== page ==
Turbo Trading's Head Trader Robert Knight, MBA takes a look at stock $LCID and the S-1 registration statement announced by the company on October 28, 2021. He describes how the statement affects current and future stockholders and determines if it will have a negative or positive effect on the company. A transcript is below the video.
This is a video on $LCID lucid group. The stock took a big pop today. This is an EV stock. They just announced that they're opening a showroom or starting delivery of cars, I think in Vancouver, Canada. And we can see it made this big cup and handle pattern really and broke out through $30. And we're lucky enough to, luck being a big thing we use here to catch this move through the $30 traded, close to $40 today, $39.78 now $36.80. But one of the things that came up a question came up. They do have a registration statement, that they are, I don't think it's effective, so it's not in place yet, but it is the first or second amendment of it. So you would expect that this to become effective in the near future. So what does it mean?
The stock itself has, it's a big flow to billion share floater. So more than that, probably a couple billion. I'm not sure. We'd have to look it up. Let me just quickly look it up. So the stock has a, you know, a couple of hundred million probably in the float. Yeah, there's a couple of hundred million in the float, but you know, it has 1.5 billion shares outstanding, or so, I mean, we can look into that further as we go here, but, this is the Form S-1 registration statement for, $LCID and here's just the calculator.
This really is the easiest place to see what they're registering here. It’s just to calculate the fees that they're going to charge that the SEC is going to charge them. So we see that they're doing what's called a primary offering Class A, common stock. They're doing 85 million with a proposed maximum aggregate offering price of 986 million. Let's just call it a billion.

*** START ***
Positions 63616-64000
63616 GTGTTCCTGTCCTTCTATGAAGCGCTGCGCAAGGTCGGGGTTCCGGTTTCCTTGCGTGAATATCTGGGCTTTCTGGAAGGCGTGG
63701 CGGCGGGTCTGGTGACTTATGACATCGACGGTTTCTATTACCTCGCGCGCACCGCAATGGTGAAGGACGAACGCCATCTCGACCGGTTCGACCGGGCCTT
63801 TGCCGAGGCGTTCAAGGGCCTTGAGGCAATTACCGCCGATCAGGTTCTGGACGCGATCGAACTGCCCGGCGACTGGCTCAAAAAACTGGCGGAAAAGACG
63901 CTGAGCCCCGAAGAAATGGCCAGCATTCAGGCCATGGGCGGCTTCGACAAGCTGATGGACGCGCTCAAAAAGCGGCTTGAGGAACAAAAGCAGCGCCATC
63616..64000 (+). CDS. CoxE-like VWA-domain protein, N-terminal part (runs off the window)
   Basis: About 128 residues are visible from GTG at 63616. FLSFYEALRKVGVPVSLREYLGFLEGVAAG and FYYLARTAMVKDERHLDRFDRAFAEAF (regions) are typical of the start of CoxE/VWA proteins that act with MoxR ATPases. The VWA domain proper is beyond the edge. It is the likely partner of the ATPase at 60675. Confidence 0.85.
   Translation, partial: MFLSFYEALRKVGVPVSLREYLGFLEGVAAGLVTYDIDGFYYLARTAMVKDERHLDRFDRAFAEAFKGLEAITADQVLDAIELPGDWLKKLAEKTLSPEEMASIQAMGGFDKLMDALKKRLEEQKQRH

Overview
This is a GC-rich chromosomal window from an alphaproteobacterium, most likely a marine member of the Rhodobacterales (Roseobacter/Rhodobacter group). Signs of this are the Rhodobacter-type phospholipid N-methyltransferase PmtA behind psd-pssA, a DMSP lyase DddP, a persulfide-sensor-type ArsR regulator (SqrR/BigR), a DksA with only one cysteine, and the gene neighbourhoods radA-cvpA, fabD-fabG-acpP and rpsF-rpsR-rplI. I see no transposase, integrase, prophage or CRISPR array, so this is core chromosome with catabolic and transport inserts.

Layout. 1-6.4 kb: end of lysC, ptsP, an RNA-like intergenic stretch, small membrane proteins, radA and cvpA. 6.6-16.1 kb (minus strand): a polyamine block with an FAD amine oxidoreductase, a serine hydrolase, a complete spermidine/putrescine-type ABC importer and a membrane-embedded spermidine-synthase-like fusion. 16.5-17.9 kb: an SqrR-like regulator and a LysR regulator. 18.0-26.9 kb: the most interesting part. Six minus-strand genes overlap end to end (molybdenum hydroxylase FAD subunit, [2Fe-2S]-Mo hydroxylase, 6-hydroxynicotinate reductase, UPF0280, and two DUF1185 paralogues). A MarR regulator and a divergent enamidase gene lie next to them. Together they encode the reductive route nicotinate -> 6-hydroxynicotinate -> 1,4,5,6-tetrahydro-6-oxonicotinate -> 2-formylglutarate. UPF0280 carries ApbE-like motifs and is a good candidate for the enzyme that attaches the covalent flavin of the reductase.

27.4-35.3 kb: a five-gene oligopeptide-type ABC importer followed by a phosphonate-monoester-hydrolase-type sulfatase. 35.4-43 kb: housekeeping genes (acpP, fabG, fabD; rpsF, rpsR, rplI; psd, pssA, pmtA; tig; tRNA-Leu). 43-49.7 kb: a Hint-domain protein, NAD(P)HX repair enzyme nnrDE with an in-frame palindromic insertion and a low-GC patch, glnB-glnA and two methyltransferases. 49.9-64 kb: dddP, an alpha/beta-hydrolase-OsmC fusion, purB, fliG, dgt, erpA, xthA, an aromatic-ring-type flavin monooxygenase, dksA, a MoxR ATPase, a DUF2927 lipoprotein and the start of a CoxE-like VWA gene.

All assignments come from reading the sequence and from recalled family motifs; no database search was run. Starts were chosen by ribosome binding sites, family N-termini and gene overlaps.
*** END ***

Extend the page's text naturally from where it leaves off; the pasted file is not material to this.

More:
So this is going to provide $1 billion new capital to $LCID, but 85 million shares, 85.75 million shares. Now in effect, depending on if they do it, you know, the current market level, depending, I guess, on the appetite that, the institutions have for it.
But let's say, I mean, the stock is strong. The sector is strong. Let's say that they do it. At the current market price, you know, say maybe around 30 or 35, well, on effect, that's what we call anti-dilutive. You issue stock. If you issue stock at the same price that it's currently trading, that is anti-dilutive because even though the number of shares in the market goes up and therefore you would think you would reduce the market cap. But you are putting a billion dollars into the company. So the greater, the number of shares outstanding is offset by the cash. So increasing the book value of the company. Book value is the value of all the assets, less the liabilities divided by the number of shares.
So that gives you book value. Well, market value and book value are not necessarily quite often, not the same thing. Because stocks will trade at a premium to book value because they are anticipating growth. But this is not going to change the book value. If they do the current prices because the number of shares would increase, but so would the book value of the company.
So it offsets each other. So to anti-dilutive assuming, they do it at around the same price, if they do it at a deep discount, then that's a different story. But I wouldn't anticipate that. But what we do see here also. Is the class, a common stock, 1.33 billion shares are going to register.